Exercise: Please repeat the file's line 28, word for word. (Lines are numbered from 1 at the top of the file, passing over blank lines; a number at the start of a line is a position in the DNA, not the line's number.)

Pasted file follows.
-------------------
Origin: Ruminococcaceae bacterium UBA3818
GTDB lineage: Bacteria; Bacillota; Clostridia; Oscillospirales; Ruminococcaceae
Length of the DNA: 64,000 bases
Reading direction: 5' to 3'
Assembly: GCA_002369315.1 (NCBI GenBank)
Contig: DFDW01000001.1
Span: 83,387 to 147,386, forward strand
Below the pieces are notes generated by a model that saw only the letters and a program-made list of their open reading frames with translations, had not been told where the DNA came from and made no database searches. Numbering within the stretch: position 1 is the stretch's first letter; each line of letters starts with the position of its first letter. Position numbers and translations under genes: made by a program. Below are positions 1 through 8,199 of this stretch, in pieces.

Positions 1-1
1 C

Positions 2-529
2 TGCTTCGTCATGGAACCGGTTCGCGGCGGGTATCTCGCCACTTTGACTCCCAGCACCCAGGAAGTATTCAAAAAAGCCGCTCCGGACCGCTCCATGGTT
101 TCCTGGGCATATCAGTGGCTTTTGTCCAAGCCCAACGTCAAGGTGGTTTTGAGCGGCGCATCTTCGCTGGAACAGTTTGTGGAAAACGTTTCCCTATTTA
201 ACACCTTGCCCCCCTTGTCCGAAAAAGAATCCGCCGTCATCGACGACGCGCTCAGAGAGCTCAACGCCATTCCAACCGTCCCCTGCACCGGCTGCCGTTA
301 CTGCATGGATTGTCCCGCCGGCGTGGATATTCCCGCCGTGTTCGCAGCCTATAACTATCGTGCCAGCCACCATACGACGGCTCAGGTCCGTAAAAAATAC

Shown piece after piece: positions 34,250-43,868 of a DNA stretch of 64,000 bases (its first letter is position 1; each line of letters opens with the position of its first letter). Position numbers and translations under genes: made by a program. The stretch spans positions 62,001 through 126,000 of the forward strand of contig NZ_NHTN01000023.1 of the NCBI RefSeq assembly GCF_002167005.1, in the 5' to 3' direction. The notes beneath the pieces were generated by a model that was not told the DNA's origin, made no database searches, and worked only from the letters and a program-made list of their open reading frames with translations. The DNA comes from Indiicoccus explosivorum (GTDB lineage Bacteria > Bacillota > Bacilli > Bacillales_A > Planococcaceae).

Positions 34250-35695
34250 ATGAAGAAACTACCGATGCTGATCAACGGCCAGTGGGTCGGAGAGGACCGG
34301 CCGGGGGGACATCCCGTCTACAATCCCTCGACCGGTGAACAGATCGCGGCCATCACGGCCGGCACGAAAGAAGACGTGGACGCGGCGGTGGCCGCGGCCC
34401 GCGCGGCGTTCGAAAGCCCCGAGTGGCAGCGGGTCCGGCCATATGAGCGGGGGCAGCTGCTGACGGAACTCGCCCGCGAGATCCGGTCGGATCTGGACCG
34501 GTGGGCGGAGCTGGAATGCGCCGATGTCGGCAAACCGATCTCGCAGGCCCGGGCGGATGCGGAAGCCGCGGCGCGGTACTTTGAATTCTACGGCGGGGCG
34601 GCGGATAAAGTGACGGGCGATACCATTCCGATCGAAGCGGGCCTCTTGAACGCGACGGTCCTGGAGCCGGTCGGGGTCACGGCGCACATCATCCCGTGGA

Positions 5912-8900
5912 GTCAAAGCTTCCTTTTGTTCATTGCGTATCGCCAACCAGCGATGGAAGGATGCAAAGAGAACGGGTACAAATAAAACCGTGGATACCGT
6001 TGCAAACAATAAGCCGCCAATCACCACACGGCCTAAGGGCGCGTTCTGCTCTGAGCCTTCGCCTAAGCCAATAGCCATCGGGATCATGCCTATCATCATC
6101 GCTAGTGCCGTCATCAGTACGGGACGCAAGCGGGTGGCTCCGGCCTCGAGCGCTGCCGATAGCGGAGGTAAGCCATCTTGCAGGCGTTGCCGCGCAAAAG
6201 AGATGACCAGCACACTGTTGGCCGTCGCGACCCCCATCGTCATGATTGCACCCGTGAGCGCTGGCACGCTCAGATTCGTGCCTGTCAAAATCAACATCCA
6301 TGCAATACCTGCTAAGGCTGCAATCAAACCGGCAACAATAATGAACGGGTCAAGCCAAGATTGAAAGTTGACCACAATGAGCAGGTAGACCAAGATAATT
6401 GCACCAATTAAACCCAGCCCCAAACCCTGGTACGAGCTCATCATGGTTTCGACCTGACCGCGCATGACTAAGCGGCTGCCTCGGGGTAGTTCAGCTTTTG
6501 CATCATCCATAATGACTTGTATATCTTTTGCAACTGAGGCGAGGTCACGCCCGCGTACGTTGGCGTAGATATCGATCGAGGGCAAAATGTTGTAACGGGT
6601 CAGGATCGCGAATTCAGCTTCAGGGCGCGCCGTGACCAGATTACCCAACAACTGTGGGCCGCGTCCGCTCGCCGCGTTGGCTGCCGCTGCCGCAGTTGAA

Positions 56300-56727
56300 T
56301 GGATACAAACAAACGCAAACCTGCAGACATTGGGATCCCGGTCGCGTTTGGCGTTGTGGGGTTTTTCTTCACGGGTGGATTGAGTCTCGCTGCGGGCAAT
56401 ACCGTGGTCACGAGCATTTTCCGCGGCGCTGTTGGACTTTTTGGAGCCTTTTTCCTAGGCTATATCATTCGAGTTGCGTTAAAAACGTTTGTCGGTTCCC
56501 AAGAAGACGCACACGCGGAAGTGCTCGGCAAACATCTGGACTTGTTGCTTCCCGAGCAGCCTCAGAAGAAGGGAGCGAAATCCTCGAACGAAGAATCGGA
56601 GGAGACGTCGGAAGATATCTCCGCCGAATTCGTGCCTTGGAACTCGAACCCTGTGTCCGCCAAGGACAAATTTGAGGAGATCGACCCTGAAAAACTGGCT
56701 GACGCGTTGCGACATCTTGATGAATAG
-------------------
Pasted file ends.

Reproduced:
6301 TGCAATACCTGCTAAGGCTGCAATCAAACCGGCAACAATAATGAACGGGTCAAGCCAAGATTGAAAGTTGACCACAATGAGCAGGTAGACCAAGATAATT